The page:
Depression (major depressive disorder)
(Mayo Clinic Staff)
Although depression may occur only one time during your life, usually people with major depressive disorder will have multiple episodes of depression. During these episodes, symptoms occur most of the day, nearly every day and may include:
Behavioral Interventions to Diminish Depression
- Diet (good nutrition is important)
- Sunlight, and being outside
- Groom yourself in the morning
- 10-minute tasks (break tasks up into 10 minute periods)
- Social involvement – accept invitations to be social.
- Decrease TV and reading the newspaper for awhile (for less things to worry about).
- Eliminate caffeine, and increase water intake.
- Do anything that feels nurturing to you
- Smile—it chemically changes your mood.
- Use direct communication—for what you want.
- Think or talk to yourself with love and forgiveness.
- Serve others, or volunteer. This releases the "feel good" chemicals and can help lift depression.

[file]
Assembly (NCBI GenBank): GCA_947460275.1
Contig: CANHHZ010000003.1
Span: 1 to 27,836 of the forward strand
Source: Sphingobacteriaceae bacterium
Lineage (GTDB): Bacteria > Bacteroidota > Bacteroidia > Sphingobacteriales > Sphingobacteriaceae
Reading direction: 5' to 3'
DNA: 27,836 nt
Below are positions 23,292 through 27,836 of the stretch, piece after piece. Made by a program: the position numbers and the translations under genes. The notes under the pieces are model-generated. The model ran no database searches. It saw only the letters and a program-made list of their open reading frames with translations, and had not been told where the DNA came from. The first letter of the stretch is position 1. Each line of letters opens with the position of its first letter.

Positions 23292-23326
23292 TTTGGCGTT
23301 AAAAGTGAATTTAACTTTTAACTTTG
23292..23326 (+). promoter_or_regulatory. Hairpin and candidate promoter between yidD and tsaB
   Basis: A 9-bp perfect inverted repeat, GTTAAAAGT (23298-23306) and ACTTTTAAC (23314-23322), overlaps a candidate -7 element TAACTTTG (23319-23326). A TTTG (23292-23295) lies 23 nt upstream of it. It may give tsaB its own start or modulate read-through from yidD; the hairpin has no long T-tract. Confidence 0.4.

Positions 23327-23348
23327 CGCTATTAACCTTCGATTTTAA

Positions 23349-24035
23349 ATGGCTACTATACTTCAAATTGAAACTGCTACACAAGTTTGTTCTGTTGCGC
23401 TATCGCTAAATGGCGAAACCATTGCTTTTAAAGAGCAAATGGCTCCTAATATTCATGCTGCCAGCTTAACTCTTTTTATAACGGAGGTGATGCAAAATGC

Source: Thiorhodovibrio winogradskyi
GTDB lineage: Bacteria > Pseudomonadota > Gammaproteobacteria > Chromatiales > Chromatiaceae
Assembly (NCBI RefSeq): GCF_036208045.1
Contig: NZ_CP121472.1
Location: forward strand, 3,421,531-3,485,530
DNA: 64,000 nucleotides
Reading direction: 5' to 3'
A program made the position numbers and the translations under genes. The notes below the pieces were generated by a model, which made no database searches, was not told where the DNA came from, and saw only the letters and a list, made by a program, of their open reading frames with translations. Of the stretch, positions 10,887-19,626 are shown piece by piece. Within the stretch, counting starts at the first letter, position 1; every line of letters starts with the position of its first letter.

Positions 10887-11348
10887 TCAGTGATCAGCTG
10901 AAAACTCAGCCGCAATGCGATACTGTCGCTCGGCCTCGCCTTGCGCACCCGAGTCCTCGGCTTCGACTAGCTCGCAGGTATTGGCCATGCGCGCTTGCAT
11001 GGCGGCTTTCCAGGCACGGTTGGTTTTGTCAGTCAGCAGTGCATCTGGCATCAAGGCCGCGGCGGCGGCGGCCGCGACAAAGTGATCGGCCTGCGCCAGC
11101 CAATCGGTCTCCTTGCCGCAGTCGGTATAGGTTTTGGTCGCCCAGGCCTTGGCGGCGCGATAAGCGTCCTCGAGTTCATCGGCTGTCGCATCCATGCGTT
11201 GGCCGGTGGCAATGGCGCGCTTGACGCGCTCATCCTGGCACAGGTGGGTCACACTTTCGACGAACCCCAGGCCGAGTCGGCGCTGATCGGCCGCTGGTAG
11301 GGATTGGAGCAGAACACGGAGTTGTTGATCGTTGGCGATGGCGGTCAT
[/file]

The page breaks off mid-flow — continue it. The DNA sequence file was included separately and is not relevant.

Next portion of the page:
(Possible) Treatments for Depression
- Spirituality and forgiveness
- Combinations of the above
- Major depression is the leading cause of disability in the U.S. It can significantly interfere with individual thoughts, behaviors, moods, activities, and physical health.
- Depression is treatable; however, if left untreated, it can lead to suicide. If you feel depressed, make an appointment to see your doctor as soon as you can. If you're reluctant to seek treatment, talk to a friend or loved one, a health care professional, a faith leader, or someone else you trust.
When to see a Doctor
If you feel depressed, make an appointment to see your doctor as soon as you can. If you're reluctant to seek treatment, talk to a friend or loved one, a health care professional, a faith leader, or someone else you trust.
When to get emergency help
If you think you may hurt yourself or attempt suicide, call 911 or your local emergency number immediately.
Also consider these options if you're having suicidal thoughts:
- Call your mental health specialist.
- Call Spokane's First Call for Help at (509) 838-4428.
- Call a suicide hotline number
National Suicide Prevention Lifeline at 1-800-273-TALK (1-800-273-8255).